Love it or loathe it, one thing’s for sure: the school Sports Day is a staple in the calendar that’s Going. Absolutely. Nowhere.
And whether you’re the parent screaming at the front with the homemade giant banner or the one lurking in the shadows hoping no one will spot you for the adult wheelbarrow race, there are a few things about Sports Day that we think you’ll find as ridiculous as us every time it comes around.
6 of the most ridiculous things about Sports Day…
1. Just HOW competitive parents can be
OK, we know not everyone gets too worked up about where their kids come in a race. BUT serious bust-ups have been known to happen when the winner’s called and not everyone agrees on who made it over the line first.
Don’t believe us? A few years ago, MadeForMums reported on a story from Australia, where around 150 schools got so fed up with the arguments going on between parents disputing which of their kids won various races they spent hundreds of Australian dollars on electronic gates to precision-calculate race times ?
As the kids ran through the gates at the end of a race they gave an accurate indication of who’d won, meaning the arguments stopped – more or less.
2. The non-stop argument about making Sport Day competitive/non-competitive
As much as there are parents who love to take Sports Day to an extreme competition-wise, every year there seems to be a campaign to make it completely uncompetitive. But is that really what us mums and dads want?
Back in 2017, Families Online asked people to say whether they thought the competitive element of Sports Day should be dropped.
While 14% of parents were in favour of non-competitive Sports Days, saying they should be inclusive events where everyone wins for taking part, a massive 76% of parents said they thought having an element of winning and losing, and healthy competition, is actually important.
Though not necessarily to the point of electronic gates…
3. How stressful it is taking ‘the Sports Day photograph’
A survey carried out by Mindlab a couple of years ago looked at what summer situations people find the hardest to capture.
The scientists found that parents trying to photograph a child’s sporting achievement at Sports Day showed more signs of stress than anyone else taking photos at weddings, birthday parties or graduation day.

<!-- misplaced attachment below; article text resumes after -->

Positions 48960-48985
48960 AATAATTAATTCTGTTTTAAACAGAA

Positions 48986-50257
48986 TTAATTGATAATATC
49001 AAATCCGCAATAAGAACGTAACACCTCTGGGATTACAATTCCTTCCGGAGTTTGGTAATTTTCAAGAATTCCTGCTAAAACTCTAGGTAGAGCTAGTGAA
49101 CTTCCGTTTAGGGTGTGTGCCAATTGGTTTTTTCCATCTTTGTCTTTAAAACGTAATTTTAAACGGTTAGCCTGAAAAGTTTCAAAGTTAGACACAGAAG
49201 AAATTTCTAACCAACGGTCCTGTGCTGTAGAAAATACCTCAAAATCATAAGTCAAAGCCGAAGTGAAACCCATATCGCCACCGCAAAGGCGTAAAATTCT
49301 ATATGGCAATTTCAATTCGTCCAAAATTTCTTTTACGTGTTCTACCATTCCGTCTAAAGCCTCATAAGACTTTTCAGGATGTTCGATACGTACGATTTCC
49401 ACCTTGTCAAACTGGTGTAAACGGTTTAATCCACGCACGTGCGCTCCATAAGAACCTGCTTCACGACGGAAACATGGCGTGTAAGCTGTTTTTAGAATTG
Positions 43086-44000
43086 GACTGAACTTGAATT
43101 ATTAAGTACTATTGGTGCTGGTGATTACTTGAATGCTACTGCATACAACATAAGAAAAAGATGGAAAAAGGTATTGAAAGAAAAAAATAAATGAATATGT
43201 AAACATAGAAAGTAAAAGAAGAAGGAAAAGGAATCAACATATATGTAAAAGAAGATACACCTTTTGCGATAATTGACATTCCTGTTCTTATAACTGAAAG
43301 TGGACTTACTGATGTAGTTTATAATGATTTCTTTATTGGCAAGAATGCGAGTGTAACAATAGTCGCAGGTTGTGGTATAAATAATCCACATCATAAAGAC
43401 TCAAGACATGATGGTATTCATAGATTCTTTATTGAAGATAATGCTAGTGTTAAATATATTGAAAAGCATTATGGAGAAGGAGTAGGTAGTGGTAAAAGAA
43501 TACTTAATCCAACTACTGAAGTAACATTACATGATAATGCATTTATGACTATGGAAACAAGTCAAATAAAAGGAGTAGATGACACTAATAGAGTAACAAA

Now this one we get: you desperately want to capture your little hero’s win, but you can also see the kid just behind running seriously fast and about to steal their medal…
5. Photographs are sometimes BANNED altogether
Now, it wasn’t so long ago that the Information Commissioner’s Office had to ask schools to remind parents that it’s actually OK to take photos of your own children on Sports Day.
Photographs taken for use in private photo albums are not protected by the Data Protection Act, so those silly headlines about not being allowed to snap a shot of your little one were blown way out of proportion.
Other people’s kids though? Be careful – and don’t post on social media unless the pic shows your child only.
5. The egg and spoon race can seriously damage your health
Watch out, unfit parents! Trying to win the sack race to impress the kids could end up in a trip to A&E if you’re not careful.
According to a survey by AposTherapy, it’s the highly competitive egg and spoon race which is causing havoc amongst parents, with ligament damage, strained calves and hamstrings the common injuries suffered by mums and dads competing for the parents’ race crown – although the 3-legged race is pretty hazardous too.
So, be warned: if you are going to run that dreaded parents’ race, be sure to limber up first or you could be in trouble ?
6. The weather’s always wrong
We know that ridiculously unpredictable weather here in Blighty isn’t the preserve of Sports Day, but it does seem to have a knack of being crazily hot or crazily wet when the big day rolls around: or a bit of both on the same afternoon.
Cue everything you and your child could possibly need: shorts, thick jogging trousers, raincoat, sunglasses, sunhat, suncream, wellies, huge bottles of water… you know the story ?